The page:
Real Parents and Families Around the World

Real parents have shared their family stories in TechnoLogic. Some stories are painful but they are always honest and revealing. Your comments and questions gathered from my work as The HomeScholar have provided much of the inspiration for this book.

Scattered throughout the book you will also find encouraging tidbits and tiny quotes that I call Lee's Lessons - helping you feel like I'm coming along side you to help with creating technology boundaries.

I'm very excited about the launch of my new book, coming out this week on Amazon! To look inside and pick up your own copy, click here!

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Technology Use Guidelines and Minecraft

Technology Use Guidelines and Minecraft

Technology Use Guidelines and Minecraft

The “Technology Use Guidelines for Children and Youth” were developed by a panel of experts, with contribution from the American Academy of Pediatrics and the Canadian Pediatric Society. The guidelines recommend that teenagers 13 to 18 should engage in no more than two hours of technology per day. They do not make an exception for really, REALLY fun games or even educational games.


Even educational games can be strangely addictive. One of the most popular games right now is Minecraft. This seemingly harmless game gets a lot of positive attention due to its ability to promote creativity and imagination, but there is a darker side to it. Many parents whose children are deeply involved in Minecraft report that its addictive properties are unlike anything they have ever experienced.

You will discover many such stories through a quick internet search on “Minecraft Addiction.” Amazing, isn’t it? Page after page of articles and columns with titles such as, “Help, My Child is Addicted to Minecraft” and “How do I get my son to reduce his addiction to Minecraft?” Parents, tread carefully here. Even seemingly wholesome games can be detrimental to your children’s development.

Minecraft is an extremely popular game. Parents are being pushed hard by their children to allow early usage of it. There are violent components to it and there are wonderful components, what Andy Doan, a colleague of Cris Rowan's terms “digital broccoli” and “digital candy.” You have the positive part of Minecraft, the construction, the building … it’s an amazing game and it could be pro-social.

Sit down and play the game with your children, and see if you can work out some management tools, steering them toward the more pro-social aspects of the game. Ask yourself, “Is my child social? Do they have friends? Do they go outside and play? Do they get along with their siblings? Do they sit down and eat dinner, and have a social conversation with the rest of the family? Is their development okay? Is their academic performance okay?”

If for all of these questions, you’re thinking, “check, check, check,” then your child might be one who benefits from some aspects of Minecraft. If the reverse is the case, and your child is becoming asocial or antisocial (they don’t want to go out anymore, they don’t have any friends, they’re grumpy all the time, angry, they’re not wanting to come to the dinner table and socialize with the rest of the family, all they want to do is play video games) then you have a problem brewing.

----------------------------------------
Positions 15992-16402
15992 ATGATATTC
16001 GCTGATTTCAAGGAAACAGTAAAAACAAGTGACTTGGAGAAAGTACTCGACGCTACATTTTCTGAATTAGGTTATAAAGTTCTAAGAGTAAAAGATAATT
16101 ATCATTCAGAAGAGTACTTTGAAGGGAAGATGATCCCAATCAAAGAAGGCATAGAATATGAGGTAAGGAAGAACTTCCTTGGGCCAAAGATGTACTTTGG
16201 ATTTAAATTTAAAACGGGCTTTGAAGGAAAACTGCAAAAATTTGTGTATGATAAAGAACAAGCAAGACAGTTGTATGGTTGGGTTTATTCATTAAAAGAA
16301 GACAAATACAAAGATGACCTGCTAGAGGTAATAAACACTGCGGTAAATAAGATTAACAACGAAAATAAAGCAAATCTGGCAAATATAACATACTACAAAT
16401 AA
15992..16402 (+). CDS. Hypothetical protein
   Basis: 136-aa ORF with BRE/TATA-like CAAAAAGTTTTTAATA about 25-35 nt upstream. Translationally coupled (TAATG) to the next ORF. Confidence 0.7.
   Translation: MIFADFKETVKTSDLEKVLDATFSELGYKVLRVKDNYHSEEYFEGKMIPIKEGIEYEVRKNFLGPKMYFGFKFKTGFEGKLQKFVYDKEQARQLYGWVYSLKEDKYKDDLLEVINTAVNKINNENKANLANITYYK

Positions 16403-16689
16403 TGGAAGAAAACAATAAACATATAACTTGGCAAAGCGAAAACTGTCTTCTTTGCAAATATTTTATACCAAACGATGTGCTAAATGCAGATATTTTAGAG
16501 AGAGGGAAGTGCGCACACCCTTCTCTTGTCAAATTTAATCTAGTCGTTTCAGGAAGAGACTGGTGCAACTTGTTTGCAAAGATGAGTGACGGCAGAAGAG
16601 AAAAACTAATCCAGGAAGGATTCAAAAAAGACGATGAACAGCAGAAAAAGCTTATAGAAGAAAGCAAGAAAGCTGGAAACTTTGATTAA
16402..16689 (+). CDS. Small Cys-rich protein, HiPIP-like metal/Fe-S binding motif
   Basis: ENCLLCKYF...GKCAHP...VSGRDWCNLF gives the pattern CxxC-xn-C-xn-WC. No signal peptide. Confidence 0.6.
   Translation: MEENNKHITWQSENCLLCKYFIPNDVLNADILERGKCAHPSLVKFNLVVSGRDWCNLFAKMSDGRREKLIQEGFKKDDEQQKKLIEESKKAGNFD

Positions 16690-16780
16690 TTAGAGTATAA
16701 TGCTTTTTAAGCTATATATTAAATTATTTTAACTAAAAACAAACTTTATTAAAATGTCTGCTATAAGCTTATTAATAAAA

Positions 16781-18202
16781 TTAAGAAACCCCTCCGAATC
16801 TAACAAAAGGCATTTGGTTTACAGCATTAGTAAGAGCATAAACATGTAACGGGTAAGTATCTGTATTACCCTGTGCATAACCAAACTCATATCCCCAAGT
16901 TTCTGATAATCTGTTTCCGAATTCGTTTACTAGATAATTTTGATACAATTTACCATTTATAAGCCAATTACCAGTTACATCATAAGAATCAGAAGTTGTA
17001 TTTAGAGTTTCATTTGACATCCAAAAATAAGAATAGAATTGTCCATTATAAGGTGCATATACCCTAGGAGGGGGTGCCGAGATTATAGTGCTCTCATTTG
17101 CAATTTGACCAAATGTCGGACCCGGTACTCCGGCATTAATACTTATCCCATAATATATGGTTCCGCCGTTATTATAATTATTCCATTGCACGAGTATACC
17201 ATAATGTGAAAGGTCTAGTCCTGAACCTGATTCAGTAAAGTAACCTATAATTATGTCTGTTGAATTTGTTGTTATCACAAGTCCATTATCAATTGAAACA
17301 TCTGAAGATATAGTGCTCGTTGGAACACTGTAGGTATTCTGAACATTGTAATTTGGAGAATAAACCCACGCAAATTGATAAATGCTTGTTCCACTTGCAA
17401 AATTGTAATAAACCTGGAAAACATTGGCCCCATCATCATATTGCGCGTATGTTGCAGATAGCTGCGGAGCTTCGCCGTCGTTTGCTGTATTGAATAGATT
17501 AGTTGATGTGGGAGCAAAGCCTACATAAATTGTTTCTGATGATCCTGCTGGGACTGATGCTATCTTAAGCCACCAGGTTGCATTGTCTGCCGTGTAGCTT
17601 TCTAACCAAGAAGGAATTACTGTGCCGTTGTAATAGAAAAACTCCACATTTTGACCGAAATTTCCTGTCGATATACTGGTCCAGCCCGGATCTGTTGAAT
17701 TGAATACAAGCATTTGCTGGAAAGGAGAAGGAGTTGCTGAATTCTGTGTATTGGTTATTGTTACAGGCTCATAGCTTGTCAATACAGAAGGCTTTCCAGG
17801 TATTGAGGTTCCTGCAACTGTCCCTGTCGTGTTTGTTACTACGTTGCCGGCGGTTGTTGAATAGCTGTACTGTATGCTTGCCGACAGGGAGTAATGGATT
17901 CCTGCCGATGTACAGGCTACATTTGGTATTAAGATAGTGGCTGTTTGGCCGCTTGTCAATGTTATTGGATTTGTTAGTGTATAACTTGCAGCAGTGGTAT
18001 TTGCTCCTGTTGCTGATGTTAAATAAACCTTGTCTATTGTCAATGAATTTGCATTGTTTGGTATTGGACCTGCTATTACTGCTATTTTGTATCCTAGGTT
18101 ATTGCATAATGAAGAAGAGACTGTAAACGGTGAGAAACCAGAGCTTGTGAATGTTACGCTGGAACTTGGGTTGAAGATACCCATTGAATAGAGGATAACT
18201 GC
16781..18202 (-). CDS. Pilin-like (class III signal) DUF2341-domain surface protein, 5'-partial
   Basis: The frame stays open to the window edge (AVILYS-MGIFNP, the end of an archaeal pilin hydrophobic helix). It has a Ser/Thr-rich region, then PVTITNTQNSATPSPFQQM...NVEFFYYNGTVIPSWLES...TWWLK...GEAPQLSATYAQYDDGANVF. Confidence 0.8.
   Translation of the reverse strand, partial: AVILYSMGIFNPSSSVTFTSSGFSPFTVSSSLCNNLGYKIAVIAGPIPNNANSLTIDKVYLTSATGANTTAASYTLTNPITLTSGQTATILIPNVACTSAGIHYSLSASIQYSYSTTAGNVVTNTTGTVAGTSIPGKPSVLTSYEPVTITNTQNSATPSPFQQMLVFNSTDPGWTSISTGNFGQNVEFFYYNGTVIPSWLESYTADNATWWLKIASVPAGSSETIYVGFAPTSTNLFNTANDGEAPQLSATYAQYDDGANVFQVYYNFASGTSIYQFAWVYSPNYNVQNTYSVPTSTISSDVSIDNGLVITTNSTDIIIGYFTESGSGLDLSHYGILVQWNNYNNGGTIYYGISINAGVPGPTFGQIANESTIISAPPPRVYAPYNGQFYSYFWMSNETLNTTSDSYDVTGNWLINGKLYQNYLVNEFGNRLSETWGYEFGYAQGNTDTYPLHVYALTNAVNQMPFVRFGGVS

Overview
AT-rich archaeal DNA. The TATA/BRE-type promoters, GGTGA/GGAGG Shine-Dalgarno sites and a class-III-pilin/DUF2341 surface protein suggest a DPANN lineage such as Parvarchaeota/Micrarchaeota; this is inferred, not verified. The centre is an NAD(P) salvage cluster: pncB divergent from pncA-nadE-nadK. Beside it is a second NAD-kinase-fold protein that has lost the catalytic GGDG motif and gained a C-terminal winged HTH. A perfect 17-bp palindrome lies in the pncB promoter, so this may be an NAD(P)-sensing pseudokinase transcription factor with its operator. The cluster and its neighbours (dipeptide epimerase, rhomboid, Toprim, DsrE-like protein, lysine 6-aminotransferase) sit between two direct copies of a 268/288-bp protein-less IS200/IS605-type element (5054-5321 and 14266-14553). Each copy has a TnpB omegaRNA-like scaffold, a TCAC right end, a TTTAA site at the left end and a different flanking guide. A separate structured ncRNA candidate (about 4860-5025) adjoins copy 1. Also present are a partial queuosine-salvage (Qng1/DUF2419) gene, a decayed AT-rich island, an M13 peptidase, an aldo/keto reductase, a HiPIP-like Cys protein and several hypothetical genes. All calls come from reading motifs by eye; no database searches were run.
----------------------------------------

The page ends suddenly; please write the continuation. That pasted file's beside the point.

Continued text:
The Technology Use Guidelines include even the hours spent on Minecraft - even the hours for school. You want your children to have a technology balance, so they can experience a full childhood and full education as well as have fun with things they love.

Does your child love Minecraft or other games? Have you struggled to create a technology balance in your homeschool? Check out my upcoming book to help you set logical technology boundaries in your home! This post is a brief excerpt from TechnoLogic: How to Set Logical Technology Boundaries and Stop the Zombie Apocalypse. Available in both Kindle ebook and print.

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Hands Free Life Book Review

Hands Free Life Book Review

Affiliate disclaimer: This post contains affiliate links. If you click and buy I may make a few pennies, but not enough for a latte.

Hands Free Life Book Review

I requested a copy of the book Hands Free Life: Nine Habits for Overcoming Distraction, Living Better, and Loving More because I was so excited about the topic. I'm online and on social media a LOT for my job, and frequently I'm writing about the overuse of technology by teens, and overuse while homeschooling. I knew I had to find a balance in my own life and start "overcoming distraction, living better, and loving more," so I was eager to see what Rachel Macy Stafford had to say.

A hands free life is about letting go of technology so you can live in the real world with your real life, rather than missing it all because you are always online. It's about spending time with your family, rather than pinning or posting photos of the rare times you are together. The hands free life was my goal, so I really wanted this book.

What a thrill!

Rachel Macy Stafford writes in such an unassuming, casual, non-threatening way, I really feel like I'm talking with her over coffee. At the same time, she provides great, concrete information in a variety of ways. She has a section for "hands free life daily declarations" and a pull out section for "habit builders." Together with stories about her family, I think every parent will find some useful information. Some will read her stories to absorb the message, others will use her daily declarations to speak aloud and make changes, and others will use the habit builders section as a to-do list, becoming more hands-free as they incorporate changes in their lives.

My favorite passage is on page 200 (which is now dog-eared and underlined):
"The world needs more peace ... The world needs more human connection. Let it begin with my hands as I choose to hold on to my loved ones instead of my devices."

I also love this, on page 109: